Keep a personal "boast book," either on your computer or in a special notebook. Use this book to keep track of "good" things that you've done. Mark your calendar, perhaps once a month, to spend five minutes adding what you've achieved since you last wrote in it. Try to express what you've done in terms of outcomes and results, rather than activities. For instance, you could write "Helped Helen with Project Beta seminars" rather than "Booked meeting rooms and took meeting minutes for Helen."
Within just a few months, you should build up an impressive list that will help you realize how much difference you've made.
Tip 3: Rediscover What's Truly Important
When you try to rediscover purpose in your career, you need to understand what's truly important to you. Step back a little. It's possible to see that, no matter what you're doing, you can incorporate meaning into it.
Ask yourself these questions:
- What are your values?
- What task do you do that truly "lights you up?" What makes you feel alive and engaged?
For example, let's say you work in sales, and you really value honesty and helping others. At first glace, working in sales might not seem to fit those values. But if you dig more deeply, you may find that it actually does.
No matter what you're selling, chances are high that your product somehow helps people. If it didn't, it probably wouldn't exist. Most products serve some want or need. Find out what your product helps people do.
If you sell clothing, then that clothing helps people stay warm, or look beautiful, or "make a statement" about themselves. If you sell office furniture, those products help people perform better by giving them a practical, comfortable place to work.
Your next step is to help others see the benefits of what you offer them, and honestly inform them why your product can help them. Instead of being "sales-y" and going into your "pitch," just be yourself. Don't focus on how this sale is going to help YOU (for example, with a commission or recognition from your boss). Focus on how this sale is truly going to help your customer.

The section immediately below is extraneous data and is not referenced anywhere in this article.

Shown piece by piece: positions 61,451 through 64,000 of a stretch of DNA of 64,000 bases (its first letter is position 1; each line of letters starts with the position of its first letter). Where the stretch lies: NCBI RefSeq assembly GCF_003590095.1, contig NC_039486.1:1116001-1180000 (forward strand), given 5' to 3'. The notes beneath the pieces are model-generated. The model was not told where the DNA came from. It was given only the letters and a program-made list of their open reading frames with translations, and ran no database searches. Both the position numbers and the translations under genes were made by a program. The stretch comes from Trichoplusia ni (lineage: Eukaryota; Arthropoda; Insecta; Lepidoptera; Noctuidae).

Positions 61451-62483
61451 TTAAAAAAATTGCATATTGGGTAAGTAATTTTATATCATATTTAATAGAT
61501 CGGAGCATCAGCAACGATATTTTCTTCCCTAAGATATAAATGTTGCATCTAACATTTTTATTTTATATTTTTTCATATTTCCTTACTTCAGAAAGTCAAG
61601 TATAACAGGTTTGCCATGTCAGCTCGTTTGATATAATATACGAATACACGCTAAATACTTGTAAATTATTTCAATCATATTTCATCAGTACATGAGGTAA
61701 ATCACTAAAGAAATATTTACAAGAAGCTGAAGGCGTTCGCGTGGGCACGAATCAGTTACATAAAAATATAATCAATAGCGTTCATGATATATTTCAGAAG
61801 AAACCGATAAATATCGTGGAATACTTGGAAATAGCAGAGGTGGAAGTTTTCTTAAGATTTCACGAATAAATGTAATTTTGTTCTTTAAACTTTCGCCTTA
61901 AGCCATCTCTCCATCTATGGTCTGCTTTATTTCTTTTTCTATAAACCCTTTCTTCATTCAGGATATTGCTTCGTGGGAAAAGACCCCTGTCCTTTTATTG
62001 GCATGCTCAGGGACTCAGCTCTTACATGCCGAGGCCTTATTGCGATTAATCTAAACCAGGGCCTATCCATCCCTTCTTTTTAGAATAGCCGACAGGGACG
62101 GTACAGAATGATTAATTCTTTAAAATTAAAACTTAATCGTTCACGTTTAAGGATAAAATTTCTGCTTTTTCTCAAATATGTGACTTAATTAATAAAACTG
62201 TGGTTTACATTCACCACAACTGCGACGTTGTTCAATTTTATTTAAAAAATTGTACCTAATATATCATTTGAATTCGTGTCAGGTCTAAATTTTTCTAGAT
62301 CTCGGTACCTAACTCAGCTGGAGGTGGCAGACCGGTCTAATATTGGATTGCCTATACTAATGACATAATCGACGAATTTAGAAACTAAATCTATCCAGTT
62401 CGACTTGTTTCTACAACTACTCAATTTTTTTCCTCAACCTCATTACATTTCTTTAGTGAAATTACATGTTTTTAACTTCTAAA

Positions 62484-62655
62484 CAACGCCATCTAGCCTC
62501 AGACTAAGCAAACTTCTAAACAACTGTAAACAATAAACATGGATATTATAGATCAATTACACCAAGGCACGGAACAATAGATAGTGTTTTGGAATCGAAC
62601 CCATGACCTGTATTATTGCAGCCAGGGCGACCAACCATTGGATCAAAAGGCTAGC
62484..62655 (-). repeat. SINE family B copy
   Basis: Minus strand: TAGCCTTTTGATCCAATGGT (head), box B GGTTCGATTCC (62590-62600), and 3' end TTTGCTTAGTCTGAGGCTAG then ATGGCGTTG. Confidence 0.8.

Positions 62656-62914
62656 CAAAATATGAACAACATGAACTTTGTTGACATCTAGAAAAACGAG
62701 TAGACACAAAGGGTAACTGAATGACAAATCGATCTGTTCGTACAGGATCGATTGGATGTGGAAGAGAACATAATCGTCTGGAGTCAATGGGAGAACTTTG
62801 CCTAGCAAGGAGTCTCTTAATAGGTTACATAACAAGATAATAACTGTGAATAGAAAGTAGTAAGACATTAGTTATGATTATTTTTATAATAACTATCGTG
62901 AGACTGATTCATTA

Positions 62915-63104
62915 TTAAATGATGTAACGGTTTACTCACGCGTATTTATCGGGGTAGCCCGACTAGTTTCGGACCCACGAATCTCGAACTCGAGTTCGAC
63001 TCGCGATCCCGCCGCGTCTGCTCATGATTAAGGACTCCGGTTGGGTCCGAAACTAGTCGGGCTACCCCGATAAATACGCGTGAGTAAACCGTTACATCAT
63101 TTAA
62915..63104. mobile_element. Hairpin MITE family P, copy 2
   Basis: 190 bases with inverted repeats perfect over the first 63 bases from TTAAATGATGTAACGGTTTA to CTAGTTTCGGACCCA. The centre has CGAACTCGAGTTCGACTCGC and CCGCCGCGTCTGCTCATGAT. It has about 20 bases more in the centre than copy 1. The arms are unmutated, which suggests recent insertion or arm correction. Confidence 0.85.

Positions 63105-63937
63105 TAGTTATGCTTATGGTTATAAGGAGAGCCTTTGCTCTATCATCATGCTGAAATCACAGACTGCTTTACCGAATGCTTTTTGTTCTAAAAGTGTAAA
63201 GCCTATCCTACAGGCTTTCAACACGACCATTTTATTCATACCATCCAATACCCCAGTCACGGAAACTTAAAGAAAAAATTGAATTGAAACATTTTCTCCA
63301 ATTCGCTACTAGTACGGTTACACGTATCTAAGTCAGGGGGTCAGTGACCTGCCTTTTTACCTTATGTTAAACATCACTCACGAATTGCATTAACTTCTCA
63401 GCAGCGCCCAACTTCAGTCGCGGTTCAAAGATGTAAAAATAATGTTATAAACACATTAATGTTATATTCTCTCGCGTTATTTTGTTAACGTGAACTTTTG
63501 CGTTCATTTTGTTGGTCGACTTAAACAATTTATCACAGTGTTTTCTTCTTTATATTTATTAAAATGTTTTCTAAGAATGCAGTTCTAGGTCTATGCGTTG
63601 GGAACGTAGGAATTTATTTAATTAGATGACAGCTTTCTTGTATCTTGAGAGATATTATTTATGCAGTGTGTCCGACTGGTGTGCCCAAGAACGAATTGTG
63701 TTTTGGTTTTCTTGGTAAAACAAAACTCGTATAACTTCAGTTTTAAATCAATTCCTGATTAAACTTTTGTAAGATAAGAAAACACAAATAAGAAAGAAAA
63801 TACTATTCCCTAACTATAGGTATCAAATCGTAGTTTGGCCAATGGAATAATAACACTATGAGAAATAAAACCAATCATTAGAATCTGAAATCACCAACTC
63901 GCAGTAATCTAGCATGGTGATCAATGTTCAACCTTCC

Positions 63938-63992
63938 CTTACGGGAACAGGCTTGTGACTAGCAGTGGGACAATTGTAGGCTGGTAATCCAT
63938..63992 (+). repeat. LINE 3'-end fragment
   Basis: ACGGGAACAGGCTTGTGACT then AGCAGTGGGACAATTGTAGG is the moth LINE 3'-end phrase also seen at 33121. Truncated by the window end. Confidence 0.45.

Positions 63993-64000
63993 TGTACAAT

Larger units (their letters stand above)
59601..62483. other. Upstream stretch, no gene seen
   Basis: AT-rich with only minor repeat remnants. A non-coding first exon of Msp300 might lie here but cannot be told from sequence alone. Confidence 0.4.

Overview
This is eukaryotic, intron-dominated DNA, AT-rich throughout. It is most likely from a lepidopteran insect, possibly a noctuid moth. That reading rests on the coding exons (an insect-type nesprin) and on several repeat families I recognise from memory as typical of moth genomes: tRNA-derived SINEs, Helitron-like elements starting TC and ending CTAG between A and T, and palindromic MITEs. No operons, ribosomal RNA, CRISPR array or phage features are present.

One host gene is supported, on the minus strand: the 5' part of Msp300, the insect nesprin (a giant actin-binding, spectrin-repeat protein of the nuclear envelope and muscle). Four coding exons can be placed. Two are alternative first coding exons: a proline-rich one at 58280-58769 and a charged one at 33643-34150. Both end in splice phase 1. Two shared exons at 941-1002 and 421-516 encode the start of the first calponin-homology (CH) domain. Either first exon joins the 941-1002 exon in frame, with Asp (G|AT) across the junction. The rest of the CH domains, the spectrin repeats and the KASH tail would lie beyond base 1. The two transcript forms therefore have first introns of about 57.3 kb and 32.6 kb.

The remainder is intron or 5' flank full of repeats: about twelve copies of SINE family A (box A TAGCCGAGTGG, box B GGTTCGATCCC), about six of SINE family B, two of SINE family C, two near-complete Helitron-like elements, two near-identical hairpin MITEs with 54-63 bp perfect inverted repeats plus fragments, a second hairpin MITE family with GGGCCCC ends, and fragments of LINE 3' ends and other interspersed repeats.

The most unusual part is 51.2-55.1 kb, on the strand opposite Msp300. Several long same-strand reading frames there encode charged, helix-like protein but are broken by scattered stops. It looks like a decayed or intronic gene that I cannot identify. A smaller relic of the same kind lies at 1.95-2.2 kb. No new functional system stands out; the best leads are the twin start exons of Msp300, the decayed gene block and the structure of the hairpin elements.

You've now gone from being "just a salesperson" to being an honest, direct person who helps customers purchase products that are going to benefit their business or day-to-day lives.
This subtle shift, simply applying your values to what you do every day, can make a big difference in how you feel about your work.
Tip 4: Apply the "5 Whys" to Your Job
Ask yourself "Why?" at least five times to discover the true meaning behind your career. If you'd like more information about this exercise, read 5 Whys: Quickly Getting to the Root of a Problem.
Here's an example. Adam is a manager at a cable TV station. He starts by questioning why he even has a job in the first place:
- Why do I have a job?
Answer: To make sure that my co-workers do their jobs correctly and well.
- Why must my co-workers do their jobs?
Answer: So that the cable TV company continues to provide excellent services to the customers in our area.
- Why do customers want to watch excellent television?
Answer: So they can be entertained and learn new things.
- Why do customers want to learn new things and be entertained?
Answer: So they can relax after a long day and become better human beings.
- Why does that matter?
Answer: Because by learning and being entertained, customers can lead fuller, more enjoyable lives.
Through this questioning process, Adam starts to look at what he does in an entirely new way. Yes, he's a manager at a TV station – but in the end, he's helping people live better lives.
Most careers can be broken down in this way. Just keep questioning what you do and why you do it.
Finding purpose in your current career is a journey, not a destination. It's not something that will happen overnight. If you question your values, and if you're willing to look at what you do in a new way, you can find meaning in your work. Sometimes even small acts can make a difference to your co-workers, and many times these actions will bring even more joy and fulfillment to you than to the person you're helping.